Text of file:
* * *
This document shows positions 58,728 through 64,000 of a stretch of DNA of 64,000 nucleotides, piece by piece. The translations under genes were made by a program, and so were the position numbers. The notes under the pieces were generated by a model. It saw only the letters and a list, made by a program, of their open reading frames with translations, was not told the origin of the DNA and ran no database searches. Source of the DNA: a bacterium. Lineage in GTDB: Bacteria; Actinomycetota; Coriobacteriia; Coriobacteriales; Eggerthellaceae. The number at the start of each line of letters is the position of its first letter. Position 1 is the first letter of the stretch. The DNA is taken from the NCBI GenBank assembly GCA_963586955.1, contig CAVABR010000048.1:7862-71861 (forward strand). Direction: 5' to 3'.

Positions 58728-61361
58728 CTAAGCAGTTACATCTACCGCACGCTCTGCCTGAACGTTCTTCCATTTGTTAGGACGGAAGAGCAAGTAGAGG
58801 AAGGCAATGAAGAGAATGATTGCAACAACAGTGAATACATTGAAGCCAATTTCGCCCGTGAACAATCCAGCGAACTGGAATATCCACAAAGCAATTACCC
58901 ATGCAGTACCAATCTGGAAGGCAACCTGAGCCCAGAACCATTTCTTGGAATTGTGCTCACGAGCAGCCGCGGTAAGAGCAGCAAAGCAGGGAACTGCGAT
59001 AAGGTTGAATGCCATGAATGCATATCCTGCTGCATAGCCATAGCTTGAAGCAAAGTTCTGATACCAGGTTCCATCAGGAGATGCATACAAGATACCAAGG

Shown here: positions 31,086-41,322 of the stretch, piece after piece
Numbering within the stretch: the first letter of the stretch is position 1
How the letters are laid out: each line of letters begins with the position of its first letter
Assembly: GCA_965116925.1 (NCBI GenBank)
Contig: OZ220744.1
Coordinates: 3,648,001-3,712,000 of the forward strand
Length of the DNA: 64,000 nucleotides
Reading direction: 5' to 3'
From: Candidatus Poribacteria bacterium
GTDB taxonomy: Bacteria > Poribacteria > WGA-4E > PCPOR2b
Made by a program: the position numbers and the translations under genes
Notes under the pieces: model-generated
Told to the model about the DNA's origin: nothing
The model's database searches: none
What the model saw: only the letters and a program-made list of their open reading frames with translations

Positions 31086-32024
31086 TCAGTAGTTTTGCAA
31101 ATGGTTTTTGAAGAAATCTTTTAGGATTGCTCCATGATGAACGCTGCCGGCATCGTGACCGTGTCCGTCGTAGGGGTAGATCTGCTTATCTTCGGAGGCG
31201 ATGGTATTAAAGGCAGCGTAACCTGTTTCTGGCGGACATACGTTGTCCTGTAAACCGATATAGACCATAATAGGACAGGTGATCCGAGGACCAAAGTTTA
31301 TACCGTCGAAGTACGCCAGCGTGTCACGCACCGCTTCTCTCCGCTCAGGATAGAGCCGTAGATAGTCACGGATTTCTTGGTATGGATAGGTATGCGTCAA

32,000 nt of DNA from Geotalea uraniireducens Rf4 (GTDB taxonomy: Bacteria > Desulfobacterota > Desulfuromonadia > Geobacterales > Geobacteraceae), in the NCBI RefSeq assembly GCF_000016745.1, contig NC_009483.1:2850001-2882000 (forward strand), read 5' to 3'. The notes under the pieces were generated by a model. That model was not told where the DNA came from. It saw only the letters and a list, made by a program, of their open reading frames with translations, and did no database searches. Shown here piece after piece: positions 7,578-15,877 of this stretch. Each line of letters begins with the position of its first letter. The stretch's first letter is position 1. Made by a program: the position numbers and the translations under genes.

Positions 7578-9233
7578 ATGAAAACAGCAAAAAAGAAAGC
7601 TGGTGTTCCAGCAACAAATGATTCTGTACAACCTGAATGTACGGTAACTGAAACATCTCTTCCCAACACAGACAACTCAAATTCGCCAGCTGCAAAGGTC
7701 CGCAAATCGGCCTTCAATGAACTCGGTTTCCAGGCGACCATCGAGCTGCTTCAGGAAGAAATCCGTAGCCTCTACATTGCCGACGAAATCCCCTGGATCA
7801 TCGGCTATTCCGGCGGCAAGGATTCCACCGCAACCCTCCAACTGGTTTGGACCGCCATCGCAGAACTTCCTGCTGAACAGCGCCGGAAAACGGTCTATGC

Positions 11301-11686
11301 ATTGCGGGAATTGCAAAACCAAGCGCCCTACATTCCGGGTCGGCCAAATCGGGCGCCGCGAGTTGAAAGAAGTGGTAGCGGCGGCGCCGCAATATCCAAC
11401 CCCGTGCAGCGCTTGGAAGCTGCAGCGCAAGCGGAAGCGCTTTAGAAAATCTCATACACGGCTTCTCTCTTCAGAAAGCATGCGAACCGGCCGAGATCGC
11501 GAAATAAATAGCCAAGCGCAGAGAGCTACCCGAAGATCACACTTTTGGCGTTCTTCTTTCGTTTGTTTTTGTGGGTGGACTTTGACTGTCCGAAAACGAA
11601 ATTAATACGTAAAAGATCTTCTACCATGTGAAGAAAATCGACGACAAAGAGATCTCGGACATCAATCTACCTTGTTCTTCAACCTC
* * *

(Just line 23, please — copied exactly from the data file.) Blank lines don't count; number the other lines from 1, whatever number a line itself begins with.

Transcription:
31086 TCAGTAGTTTTGCAA